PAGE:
Here's my own solution, which isn't nearly as pretty or clever as some of the stuff I've seen. I had started revising it, but it started looking more and more like Dennis Ranke's solution, which wasn't good since I was looking at his code to see how to do certain things in Ruby. =) In any case, I've decided to post my original, not-so-clever version. But I'm glad to see all the entries; it'll be interesting to write up a summary. I've certainly learned a lot. ---- class Dice TOKENS = { :integer => /[1-9][0-9]*/, :percent => /%/, :lparen => /\(/, :rparen => /\)/, :plus => /\+/, :minus => /-/, :times => /\*/, :divide => /\//, :dice => /d/ } class Lexer def initialize(str) @str = str end include Enumerable def each s = @str until s.empty? (tok, pat) = TOKENS.find { |tok, pat| s =~ pat && $`.empty? } raise "Bad input!" if tok.nil? yield(tok, $&) s = s[$&.length .. -1] end end end class Parser def initialize(tok) @tokens = tok.to_a @index = 0 @marks = [] end def action @marks.push(@index) end def commit @marks.pop end def rollback @index = @marks.last end def next tok = @tokens[@index] raise "Out of tokens!" if tok.nil? @index += 1 tok end end def initialize(str) @parser = Parser.new(Lexer.new(str)) @dice = expr end def roll @dice.call end def expr # fact expr_ expr_(fact) end def expr_(lhs) # '+' fact expr_ # '-' fact expr_ # nil @parser.action begin tok = @parser.next rescue res = lhs else case tok[0] when :plus rhs = fact res = expr_(proc { lhs.call + rhs.call }) when :minus rhs = fact res = expr_(proc { lhs.call - rhs.call }) else @parser.rollback res = lhs end end @parser.commit res end def fact # term fact_ fact_(term) end def fact_(lhs) # '*' term fact_ # '/' term fact_ # nil @parser.action begin tok = @parser.next rescue res = lhs else case tok[0] when :times rhs = term res = fact_(proc { lhs.call * rhs.call }) when :divide rhs = term res = fact_(proc { lhs.call / rhs.call }) else @parser.rollback res = lhs end end @parser.commit res end def term # dice # unit term_ begin res = dice(proc { 1 }) rescue res = term_(unit) end res end def term_(lhs) # dice term_ # nil begin res = term_(dice(lhs)) rescue res = lhs end res end def dice(lhs) # 'd' spec @parser.action tok = @parser.next case tok[0] when :dice rhs = spec res = proc { (1 .. lhs.call).inject(0) {|s,v| s += rand(rhs.call)+1 }} else @parser.rollback raise "Expected dice, found #{tok[0]} '#{tok[1]}'\n" end @parser.commit res end def spec # '%' # unit @parser.action tok = @parser.next case tok[0] when :percent res = proc { 100 } else @parser.rollback res = unit end @parser.commit res end def unit # '(' expr ')' # INT (non-zero, literal zero not allowed) @parser.action tok = @parser.next case tok[0] when :integer res = proc { tok[1].to_i } when :lparen begin res = expr tok = @parser.next raise unless tok[0] == :rparen rescue @parser.rollback raise "Expected (expr), found #{tok[0]} '#{tok[1]}'\n" end else @parser.rollback raise "Expected integer, found #{tok[0]} '#{tok[1]}'\n" end @parser.commit res end end # main d = Dice.new(ARGV[0] || "d6") (ARGV[1] || 1).to_i.times { print "#{d.roll} " }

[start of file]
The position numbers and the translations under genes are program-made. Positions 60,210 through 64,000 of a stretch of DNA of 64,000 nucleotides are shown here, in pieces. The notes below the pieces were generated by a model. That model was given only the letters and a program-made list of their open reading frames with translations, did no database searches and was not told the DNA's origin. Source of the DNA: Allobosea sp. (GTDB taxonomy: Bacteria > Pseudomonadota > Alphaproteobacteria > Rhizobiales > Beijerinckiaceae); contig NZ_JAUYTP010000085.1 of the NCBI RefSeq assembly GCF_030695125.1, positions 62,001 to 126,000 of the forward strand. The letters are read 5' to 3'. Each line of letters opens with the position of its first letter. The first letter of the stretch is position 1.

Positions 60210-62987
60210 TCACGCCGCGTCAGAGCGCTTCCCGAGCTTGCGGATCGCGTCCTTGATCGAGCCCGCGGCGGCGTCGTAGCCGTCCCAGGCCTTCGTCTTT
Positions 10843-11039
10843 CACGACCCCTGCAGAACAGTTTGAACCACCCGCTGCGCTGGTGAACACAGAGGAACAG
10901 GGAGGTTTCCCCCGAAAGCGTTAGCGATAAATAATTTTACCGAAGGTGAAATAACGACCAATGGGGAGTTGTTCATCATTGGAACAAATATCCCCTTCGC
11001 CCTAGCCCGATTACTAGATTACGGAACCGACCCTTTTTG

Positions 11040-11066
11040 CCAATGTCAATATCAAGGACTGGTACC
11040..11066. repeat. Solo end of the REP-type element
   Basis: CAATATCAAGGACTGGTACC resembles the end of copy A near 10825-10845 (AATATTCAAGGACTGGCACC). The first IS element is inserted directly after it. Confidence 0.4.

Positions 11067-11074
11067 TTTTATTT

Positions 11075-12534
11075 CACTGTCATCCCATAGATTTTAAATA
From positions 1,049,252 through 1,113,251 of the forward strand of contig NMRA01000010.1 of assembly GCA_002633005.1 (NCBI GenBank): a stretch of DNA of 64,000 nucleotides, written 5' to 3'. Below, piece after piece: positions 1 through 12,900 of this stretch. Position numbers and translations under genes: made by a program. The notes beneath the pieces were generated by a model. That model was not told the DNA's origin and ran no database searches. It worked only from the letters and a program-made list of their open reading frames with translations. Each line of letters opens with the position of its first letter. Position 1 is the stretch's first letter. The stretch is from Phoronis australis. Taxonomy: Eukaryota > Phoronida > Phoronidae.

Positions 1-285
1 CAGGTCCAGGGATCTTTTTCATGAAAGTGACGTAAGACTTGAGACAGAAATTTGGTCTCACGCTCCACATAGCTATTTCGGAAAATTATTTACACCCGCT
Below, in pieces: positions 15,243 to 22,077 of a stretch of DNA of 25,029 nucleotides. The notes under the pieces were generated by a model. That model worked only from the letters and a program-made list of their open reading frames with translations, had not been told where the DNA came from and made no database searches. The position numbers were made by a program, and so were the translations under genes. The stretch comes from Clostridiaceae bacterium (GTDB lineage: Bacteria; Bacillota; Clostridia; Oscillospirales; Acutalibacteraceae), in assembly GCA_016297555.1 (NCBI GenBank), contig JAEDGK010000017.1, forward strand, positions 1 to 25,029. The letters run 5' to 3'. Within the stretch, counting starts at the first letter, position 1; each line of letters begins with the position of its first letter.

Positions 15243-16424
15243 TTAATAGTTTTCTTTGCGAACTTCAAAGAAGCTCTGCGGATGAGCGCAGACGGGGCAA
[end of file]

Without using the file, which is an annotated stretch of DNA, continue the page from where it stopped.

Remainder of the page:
on 2006-01-10 03:36

This isn't so much a solution to the quiz, but more of an addition to the whole dice rolling thing. Assume you have an array of numbers between 1-6... outputs the face of the dice in ascii art, one for each element in the array: class Array def to_dice logic = [ lambda{|n| '+-----+ '}, lambda{|n| (n>3 ? '|O ' : '| ')+(n>1 ? ' O| ' : ' | ')}, lambda{|n| (n==6 ? '|O ' : '| ')+ (n%2==1 ? 'O' : ' ')+(n==6 ? ' O| ' : ' | ')}, lambda{|n| (n>1 ? '|O ' : '| ')+(n>3 ? ' O| ' : ' | ')} ] str='' 5.times {|row| self.each {|n| str += logic[row%4].call(n) } str+="\n" } str end end #Example: puts [1,2,3,4,5,6].to_dice -Joby